Man of the match: It was a curious halftime substitution, Greece bringing on a forward for somebody who could play midfield (after going a man down). Fernando Santos obviously knew his team well, because veteran Dimitris Salpingidis was the right move. In the 51st minute, Salpigidis poached an equalizer, and midway though the second, he won a penalty kick and red card, evening the numbers.
NBC Sports: Poland held by Greece as two sent off
As it happened: Monday’s action from Euro 2012’s opening night
Packaged for takeaway:
Aside from Przemyslaw Tyton’s penalty kick save (becoming the first substitute `keeper to save a kick in the tournament), the goalkeeping was terrible. Kostas Chalkias took himself out of position on Lewandowski’s opener, while a meek decision poorly executed left Wojciech Szcesny’s goal open for the equalizer. Szczesny also got himself sent off after he took down Salpingidis. Normally you’d saw Poland will miss him, but as bad as he was today (with little to do), they probably won’t.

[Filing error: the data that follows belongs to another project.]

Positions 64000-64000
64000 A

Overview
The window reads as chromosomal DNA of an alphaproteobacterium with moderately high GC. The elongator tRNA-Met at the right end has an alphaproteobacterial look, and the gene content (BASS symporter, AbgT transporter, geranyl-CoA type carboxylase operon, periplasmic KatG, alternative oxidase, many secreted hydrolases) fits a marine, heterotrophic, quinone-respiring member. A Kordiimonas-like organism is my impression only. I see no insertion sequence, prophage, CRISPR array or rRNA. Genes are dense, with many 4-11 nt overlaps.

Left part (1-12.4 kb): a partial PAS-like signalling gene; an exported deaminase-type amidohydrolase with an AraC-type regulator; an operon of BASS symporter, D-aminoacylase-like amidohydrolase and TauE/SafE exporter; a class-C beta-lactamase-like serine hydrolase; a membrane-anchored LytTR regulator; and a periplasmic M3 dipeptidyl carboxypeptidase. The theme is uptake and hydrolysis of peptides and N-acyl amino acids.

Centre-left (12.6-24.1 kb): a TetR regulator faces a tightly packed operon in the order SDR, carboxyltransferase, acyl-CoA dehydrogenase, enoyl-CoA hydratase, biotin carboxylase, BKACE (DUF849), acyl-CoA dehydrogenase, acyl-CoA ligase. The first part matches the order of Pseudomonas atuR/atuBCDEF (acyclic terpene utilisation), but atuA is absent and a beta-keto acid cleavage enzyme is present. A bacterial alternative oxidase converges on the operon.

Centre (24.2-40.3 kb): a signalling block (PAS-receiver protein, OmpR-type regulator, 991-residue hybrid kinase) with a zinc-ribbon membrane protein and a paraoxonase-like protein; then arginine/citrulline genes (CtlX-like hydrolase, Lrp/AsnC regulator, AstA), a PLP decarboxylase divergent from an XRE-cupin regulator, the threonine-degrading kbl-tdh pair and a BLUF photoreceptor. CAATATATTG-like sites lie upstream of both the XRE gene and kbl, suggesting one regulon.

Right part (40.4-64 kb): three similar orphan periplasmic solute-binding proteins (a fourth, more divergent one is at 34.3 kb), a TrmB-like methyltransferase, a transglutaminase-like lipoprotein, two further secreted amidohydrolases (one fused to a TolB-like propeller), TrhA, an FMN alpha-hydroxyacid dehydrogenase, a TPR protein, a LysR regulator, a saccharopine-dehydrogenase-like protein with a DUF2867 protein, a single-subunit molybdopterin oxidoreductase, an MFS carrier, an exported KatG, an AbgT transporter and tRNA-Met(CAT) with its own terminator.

As Gareth Southgate would later point out, Giorgios Karagounis had a ton of time to wait before the penalty kick. Tyton was allowed a lot of time to come on after Szczesny’s unexpected sending off.
It bares repeating: Poland abandoning the advantages they had down their right was ridiculous. The three best players on the field were Lewandowski, Blasczcykowski and Pisczcek, none of whom were a factor in the second.
Instead, Poland’s defense nearly gave away the game. Central defenders Damien Perquis and Marcin Wasilewski were continuously beaten by passes chipped over their head, while left back Sebastian Boensich kept Salpingidis onside on the play that saw Szczesny sent of.
Greece deserves a lot of credit, though. At halftime, I said Fernando Santos’s first priority needed to be keeping this a one goal game, the idea being Greece had little chance to advance should they leave the match with a -2 difference. Instead, Santos helped orchestrate an unexpected point.